Matching Items (2)
- Creators: Kaloush, Kamil
- Creators: Kelman, Candice
- Member of: Theses and Dissertations
- Resource Type: Text
Sustainable Materials Management and Circular Economy are both frameworks for considering the way we interact with the world's resources. Different organizations and institutions across the world have adopted one philosophy or the other. To some, there seems to be little overlap of the two, and to others, they are perceived as being interchangeable. This paper evaluates Sustainable Materials Management (SMM) and Circular Economy (CE) individually and in comparison to see how truly different these frameworks are from one another. This comparison is then extended into a theoretical walk-through of an SMM treatment of concrete pavement in contrast with a CE treatment. With concrete being a ubiquitous in the world's buildings and roads, as well as being a major constituent of Construction & Demolition waste generated, its analysis is applicable to a significant portion of the world's material flow. The ultimate test of differentiation between SMM and CE would ask: 1) If SMM principles guided action, would the outcomes be aligned with or at odds with CE principles? and conversely 2) If CE principles guided action, would the outcomes be aligned with or at odds with SMM principles? Using concrete pavement as an example, this paper seeks to determine whether or not Sustainable Materials Management and Circular Economy are simply different roads leading to the same destination.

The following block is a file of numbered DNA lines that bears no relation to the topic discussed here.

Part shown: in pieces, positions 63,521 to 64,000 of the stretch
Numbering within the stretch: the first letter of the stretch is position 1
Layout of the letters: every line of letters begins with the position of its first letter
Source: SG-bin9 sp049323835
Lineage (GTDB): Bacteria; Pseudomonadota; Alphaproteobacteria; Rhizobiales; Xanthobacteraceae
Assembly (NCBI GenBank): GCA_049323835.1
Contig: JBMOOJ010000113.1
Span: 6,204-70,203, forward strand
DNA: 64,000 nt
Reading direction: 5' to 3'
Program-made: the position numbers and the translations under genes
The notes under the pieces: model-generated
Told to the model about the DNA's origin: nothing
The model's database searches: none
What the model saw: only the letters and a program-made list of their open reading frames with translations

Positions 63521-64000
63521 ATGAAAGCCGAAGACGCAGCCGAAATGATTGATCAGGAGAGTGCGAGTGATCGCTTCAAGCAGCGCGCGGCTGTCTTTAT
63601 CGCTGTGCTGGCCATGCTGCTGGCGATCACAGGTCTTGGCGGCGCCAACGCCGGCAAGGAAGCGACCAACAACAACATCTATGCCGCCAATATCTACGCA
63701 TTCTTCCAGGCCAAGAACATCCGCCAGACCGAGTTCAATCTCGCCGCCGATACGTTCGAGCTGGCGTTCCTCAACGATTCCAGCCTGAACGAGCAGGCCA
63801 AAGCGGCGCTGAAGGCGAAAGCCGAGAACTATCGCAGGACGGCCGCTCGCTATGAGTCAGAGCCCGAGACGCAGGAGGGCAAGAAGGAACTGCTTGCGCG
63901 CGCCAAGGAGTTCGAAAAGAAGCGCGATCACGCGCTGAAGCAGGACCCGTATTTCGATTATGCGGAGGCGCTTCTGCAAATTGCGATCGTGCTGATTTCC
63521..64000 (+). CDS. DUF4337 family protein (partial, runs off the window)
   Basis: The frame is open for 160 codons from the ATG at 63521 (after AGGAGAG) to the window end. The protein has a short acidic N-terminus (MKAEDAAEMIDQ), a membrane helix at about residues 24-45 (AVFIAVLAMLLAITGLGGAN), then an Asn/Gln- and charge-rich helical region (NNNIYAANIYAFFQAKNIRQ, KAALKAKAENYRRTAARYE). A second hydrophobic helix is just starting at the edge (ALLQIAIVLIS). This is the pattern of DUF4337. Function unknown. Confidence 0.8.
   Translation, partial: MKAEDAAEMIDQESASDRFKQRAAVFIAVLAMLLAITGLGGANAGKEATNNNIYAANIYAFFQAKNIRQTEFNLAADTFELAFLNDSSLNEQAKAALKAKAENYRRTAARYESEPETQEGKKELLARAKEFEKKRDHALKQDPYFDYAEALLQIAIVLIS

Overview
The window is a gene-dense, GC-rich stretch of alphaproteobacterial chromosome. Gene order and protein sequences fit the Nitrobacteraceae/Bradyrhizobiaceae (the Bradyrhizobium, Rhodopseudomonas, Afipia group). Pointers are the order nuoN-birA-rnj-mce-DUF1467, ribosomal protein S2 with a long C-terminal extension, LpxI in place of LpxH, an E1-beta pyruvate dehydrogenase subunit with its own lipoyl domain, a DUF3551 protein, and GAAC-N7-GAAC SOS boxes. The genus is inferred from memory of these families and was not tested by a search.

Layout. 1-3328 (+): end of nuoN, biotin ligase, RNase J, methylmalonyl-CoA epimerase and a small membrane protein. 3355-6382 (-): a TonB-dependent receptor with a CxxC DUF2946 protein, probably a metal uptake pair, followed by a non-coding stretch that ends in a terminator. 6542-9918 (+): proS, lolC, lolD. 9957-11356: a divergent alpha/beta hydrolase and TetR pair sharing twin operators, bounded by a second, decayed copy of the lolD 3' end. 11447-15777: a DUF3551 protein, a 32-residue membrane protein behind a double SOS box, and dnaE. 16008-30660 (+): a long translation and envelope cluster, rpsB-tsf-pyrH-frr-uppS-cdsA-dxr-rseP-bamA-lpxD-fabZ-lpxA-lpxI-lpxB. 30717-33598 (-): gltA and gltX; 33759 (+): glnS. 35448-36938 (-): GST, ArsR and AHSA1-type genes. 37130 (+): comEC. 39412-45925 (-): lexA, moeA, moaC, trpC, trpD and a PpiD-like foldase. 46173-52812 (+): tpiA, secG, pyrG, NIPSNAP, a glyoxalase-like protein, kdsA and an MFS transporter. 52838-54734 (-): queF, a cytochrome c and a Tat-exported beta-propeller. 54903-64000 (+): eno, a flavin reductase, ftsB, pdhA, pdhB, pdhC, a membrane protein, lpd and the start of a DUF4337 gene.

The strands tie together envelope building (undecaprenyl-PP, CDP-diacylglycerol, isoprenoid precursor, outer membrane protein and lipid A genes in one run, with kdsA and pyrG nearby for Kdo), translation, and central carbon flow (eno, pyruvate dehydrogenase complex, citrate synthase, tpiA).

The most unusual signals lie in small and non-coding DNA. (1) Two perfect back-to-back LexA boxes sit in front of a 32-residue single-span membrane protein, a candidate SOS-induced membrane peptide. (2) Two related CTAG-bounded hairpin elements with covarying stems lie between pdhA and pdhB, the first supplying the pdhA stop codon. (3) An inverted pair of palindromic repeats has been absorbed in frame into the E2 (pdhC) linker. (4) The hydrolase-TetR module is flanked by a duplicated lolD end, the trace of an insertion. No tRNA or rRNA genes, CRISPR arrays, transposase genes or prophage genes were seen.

Quantifying the Impact of Circular Economy Applied to the Built Environment: A Study of Construction and Demolition Waste to Identify Leverage Points
The built environment is responsible for a significant portion of global waste generation.
Construction and demolition (C&D) waste requires significant landfill areas and costs
billions of dollars. New business models that reduce this waste may prove to be financially
beneficial and generally more sustainable. One such model is referred to as the “Circular
Economy” (CE), which promotes the efficient use of materials to minimize waste
generation and raw material consumption. CE is achieved by maximizing the life of
materials and components and by reclaiming the typically wasted value at the end of their
life. This thesis identifies the potential opportunities for using CE in the built environment.
It first calculates the magnitude of C&D waste and its main streams, highlights the top
C&D materials based on weight and value using data from various regions, identifies the
top C&D materials’ current recycling and reuse rates, and finally estimates a potential
financial benefit of $3.7 billion from redirecting C&D waste using the CE concept in the